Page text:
Phil Barber here again. Below is another interview I conducted in profiling Jim Harbaugh for NFL Magazine. This one is with NFL Network analyst Marshall Faulk, who played with Harbaugh in Indianapolis from 1994 to 1997. Faulk was a rookie out of San Diego State in ’94; Harbaugh was starting fresh after seven years with the Bears. As you can tell from the transcript, we spoke before the Washington game in Week 9.
Thanks again to Grant Cohn for letting me squat on his blog — and apologies for the troglodyte who managed to get Grant’s log-in information and wreak havoc after my last post. Here’s Faulk:
Knowing Harbaugh as you do, did it surprise you to watch the confrontation with Jim Schwartz at Detroit?
“He has passion, and he has fire in the belly, and it shows. The reason that team is playing the way they’re playing is because the guy whom we see is the guy they get in the locker room, in front of them at meetings, telling them about what needs to happen in order for them to be successful. And I think what was said about what happened with both Jims – if you know those two guys, I mean, they’re two fiery guys. If a miscommunication about a situation is going to happen, and it’s going to get testy, those two coaches might be two of the coaches.”
Did he welcome you as a young player?
“Unfortunately for me, Jim and I, we both joined the Colts at the same time. This was a second opportunity for him. This was my first opportunity, so we were kind of learning everything together. But the pitfalls of being a top pick, the pitfalls of some of the things that can happen to you in the NFL, I mean, Jim was always about how to do it right. At times, even if he didn’t do it right, he knew how to do it right. Physically, he may have been challenged. But his intent and his will and his desire to be successful, that was never in question with Jim.”
He seems to have two sides to him as a coach – fun but intense. Was he like that as a player?
“Oh, I wouldn’t call it two sides. It was just one way. Jim would, and with a smile on his face, challenge us in the huddle to go kick somebody’s butt. Now some guys do it yelling and screaming. Jim did it in a way that, OK, this was going to be fun trying to kick somebody’s butt. This is no knock on Jim: His talent was not anything close to his drive. So if you take his will and his drive, and you put it with guys that have talent, and he could instill that in them? That’s what you’re seeing. We’ve always looked at the 49ers as a team where we said, ‘Man, this team is talented. Why can’t they win?’ And this is no knock on Mike Singletary. Jim, in a roundabout way, he has these kids believing in themselves, and he knows how to push the right buttons to get the most out of them.”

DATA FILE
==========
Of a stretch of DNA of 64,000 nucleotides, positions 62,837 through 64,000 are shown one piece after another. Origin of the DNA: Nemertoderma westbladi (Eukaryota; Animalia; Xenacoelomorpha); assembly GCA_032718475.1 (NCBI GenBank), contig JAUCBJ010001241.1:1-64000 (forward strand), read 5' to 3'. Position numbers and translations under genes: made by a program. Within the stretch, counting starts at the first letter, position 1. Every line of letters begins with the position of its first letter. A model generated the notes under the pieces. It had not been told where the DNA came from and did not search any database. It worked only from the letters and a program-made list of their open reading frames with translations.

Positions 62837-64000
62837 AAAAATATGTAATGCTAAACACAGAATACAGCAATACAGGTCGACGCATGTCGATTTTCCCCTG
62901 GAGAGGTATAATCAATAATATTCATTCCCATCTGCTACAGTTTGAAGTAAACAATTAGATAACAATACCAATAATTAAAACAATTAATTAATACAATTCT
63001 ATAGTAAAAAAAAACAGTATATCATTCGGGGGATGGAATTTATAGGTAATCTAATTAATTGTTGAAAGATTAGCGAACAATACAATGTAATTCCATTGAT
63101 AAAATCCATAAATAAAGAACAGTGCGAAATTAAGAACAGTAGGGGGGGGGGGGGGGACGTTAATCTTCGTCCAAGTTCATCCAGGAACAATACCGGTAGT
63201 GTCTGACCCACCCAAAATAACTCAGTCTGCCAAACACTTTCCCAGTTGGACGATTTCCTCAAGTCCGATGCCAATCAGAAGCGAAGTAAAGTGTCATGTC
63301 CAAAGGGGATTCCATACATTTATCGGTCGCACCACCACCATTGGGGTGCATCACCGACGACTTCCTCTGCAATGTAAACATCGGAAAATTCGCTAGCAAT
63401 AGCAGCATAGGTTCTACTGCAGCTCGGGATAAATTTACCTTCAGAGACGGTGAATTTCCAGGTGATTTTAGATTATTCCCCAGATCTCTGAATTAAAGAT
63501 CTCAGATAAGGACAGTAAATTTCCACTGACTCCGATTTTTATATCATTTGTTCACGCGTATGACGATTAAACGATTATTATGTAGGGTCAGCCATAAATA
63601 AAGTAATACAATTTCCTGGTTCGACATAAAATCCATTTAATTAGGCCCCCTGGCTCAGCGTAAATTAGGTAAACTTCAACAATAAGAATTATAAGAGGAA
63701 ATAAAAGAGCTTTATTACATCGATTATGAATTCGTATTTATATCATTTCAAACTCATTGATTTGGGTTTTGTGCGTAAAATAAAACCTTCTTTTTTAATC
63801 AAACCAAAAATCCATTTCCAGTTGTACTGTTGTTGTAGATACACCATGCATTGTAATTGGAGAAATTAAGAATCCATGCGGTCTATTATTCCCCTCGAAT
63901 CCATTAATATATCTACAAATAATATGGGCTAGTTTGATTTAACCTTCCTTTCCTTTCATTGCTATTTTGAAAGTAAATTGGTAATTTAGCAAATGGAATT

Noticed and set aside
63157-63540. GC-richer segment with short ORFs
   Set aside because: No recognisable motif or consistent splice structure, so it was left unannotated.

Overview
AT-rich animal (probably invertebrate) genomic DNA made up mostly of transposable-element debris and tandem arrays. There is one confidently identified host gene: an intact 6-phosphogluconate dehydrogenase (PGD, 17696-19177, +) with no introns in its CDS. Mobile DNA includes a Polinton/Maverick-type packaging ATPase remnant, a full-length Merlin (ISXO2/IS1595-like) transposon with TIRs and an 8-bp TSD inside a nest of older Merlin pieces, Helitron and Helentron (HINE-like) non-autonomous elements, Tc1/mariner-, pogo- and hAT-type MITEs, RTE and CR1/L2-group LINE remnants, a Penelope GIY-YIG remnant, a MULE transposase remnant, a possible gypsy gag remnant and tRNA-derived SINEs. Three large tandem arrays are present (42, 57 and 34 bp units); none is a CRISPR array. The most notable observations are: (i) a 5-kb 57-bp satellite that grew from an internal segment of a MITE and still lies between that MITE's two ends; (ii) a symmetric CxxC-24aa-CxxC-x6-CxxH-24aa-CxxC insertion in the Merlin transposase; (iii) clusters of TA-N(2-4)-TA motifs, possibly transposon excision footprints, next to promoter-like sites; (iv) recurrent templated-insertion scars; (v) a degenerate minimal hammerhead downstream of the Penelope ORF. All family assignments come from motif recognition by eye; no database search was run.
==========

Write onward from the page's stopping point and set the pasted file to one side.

But are you surprised they have won so quickly under Harbaugh?
“We didn’t expect them to be 6-1, and Jim would be the first person to tell you, ‘OK, applaud us for what we’ve done. Don’t applaud us for what’s supposed to come, what’s ahead.’ I mean, they have a tough road ahead. They’ve played well, and things have went great thus far. They’re one play away with the Dallas Cowboys from being undefeated right now. So yeah, let’s pat ’em on the back. But does Jim believe that this team is world beaters? No. If they continue to work hard, and fight in games, and fight to the end of games, they’re gonna have an opportunity to win games because they’re talented.”
Do you have a favorite Harbaugh moment?
“This has nothing to do with his drive. This has nothing to do with his intensity. As a young player, I would listen to Jim ask Ted Marchibroda every question in his head that could pop up about a play or about a defense that a team would run, to make sure that – and this happens to us as players. When you’re out there on the field, you have a thought. And to have a thought, and not have an answer for that thought, it brings indecision. I started asking questions, too. My preparedness was because how I watched Jim question. He wasn’t questioning whether it’s going to work. He’s questioning why are we doing this? How are we going to get this done? And that’s how I learned to ask questions, and throughout my career, people – ‘Oh, boy. He’s an intelligent player.’ Listen. If you ask questions, guess what? You can become intelligent. I’ve watched that team. In every situation, you rarely see a player out of position. They know what’s going on.”
You were known as one of the best-prepared players in the league, so that seems like high praise to say you learned it from Harbaugh.
“No doubt. When you listen to your quarterback ask questions – and listen, he’s supposed to have all the answers. And how is he getting the answers? He asks the questions. Why shouldn’t I ask them? That’s what coaches are there for. Use them.”